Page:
U.S. Operations of Systemically Important Foreign Banking
Organizations; Revisions to the Definition of Qualifying
Master Netting Agreement and Related Definitions”
(RIN: 7100-AE52)

(i) Cost-benefit analysis

The Board of Governors of the Federal Reserve System (the Board) analyzed the costs and benefits of this final rule.  The Board intends this rule to yield substantial net benefits for the financial stability of the United States by reducing the potential that resolution of a global systemically important banking organization (GSIB), particularly a resolution in bankruptcy, will be disorderly and disruptive to financial stability.  The Board expects these benefits to substantially outweigh the costs associated with the final rule.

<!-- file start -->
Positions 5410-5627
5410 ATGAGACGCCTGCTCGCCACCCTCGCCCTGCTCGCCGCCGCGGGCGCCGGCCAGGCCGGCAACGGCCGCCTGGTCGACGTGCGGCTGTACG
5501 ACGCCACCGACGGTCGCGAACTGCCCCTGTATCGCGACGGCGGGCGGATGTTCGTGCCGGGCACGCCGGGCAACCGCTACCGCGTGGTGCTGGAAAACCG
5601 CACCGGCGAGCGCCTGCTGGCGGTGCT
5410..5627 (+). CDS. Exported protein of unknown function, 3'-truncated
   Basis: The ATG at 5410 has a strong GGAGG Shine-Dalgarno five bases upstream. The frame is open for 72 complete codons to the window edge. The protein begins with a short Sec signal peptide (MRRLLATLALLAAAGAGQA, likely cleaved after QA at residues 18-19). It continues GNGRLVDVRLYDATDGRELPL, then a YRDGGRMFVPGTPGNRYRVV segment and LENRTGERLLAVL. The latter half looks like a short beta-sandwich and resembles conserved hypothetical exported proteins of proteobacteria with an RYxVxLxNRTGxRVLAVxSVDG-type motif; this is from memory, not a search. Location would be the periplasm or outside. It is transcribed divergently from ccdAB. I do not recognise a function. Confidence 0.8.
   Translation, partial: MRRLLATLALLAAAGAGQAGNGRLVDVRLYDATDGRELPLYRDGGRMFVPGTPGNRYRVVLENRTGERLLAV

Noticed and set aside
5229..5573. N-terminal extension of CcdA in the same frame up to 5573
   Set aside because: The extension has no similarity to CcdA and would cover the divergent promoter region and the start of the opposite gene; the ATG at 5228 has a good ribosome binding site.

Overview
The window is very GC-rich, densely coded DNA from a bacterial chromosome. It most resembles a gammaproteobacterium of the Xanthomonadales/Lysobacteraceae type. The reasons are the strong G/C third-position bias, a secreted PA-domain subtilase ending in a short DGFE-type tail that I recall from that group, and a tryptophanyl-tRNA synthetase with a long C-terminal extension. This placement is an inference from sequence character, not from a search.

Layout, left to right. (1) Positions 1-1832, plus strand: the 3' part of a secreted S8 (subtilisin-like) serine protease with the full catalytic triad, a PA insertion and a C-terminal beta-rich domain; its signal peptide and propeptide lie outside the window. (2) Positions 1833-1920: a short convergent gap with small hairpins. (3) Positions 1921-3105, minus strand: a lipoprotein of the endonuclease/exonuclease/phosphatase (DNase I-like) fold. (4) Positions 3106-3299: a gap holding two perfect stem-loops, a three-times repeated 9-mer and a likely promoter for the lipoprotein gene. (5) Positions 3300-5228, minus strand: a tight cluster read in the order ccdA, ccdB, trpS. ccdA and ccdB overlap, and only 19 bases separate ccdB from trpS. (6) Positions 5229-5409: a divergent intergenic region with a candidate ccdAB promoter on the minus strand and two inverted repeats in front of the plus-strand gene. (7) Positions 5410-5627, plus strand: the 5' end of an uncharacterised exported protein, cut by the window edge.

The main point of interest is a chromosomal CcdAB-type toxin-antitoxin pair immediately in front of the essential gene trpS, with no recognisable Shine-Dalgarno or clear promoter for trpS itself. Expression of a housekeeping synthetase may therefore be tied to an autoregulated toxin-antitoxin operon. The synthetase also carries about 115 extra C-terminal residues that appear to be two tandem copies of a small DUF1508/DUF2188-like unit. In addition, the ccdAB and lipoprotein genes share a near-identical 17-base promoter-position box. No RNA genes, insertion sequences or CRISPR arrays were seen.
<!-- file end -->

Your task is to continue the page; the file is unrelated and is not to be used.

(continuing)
As identified by the Board, the costs of the final rule to covered entities and their qualified financial contracts (QFCs) counterparties would generally be of three types.  The first cost would be the cost to QFC counterparties arising from the relinquishment of certain rights, such as cross-default rights, that would have been permitted prior to the rule.  However, the Board expects the costs of restricting such rights to be low as the nature of the rights that are restricted is narrow, the likelihood of exercising such rights is low, and other forms of protection are available that are not prohibited by the rule.  The second cost associated with the rule is the cost of lost revenue for covered entities that might result if non-covered entity counterparties refuse to engage in QFCs with covered entities as a result of the reduction in rights required by the rule.  The Board concluded that this cost only accrues in the aggregate to the financial system to the extent that non-covered entity counterparties refuse to engage in QFCs with any counterparty.  Third and finally, this rule imposes costs on covered entities and non-covered entities to the extent that they are required to bear legal and administrative costs associated with drafting and negotiating compliant contracts.  The Board expects these costs to be small relative to the costs of doing business in the financial sector generally.  The Board notes that the final rule explicitly allows for the use of standardized industry protocols in lieu of complying with the terms of the rule, which it expects will reduce the legal and administrative costs associated with complying with the rule.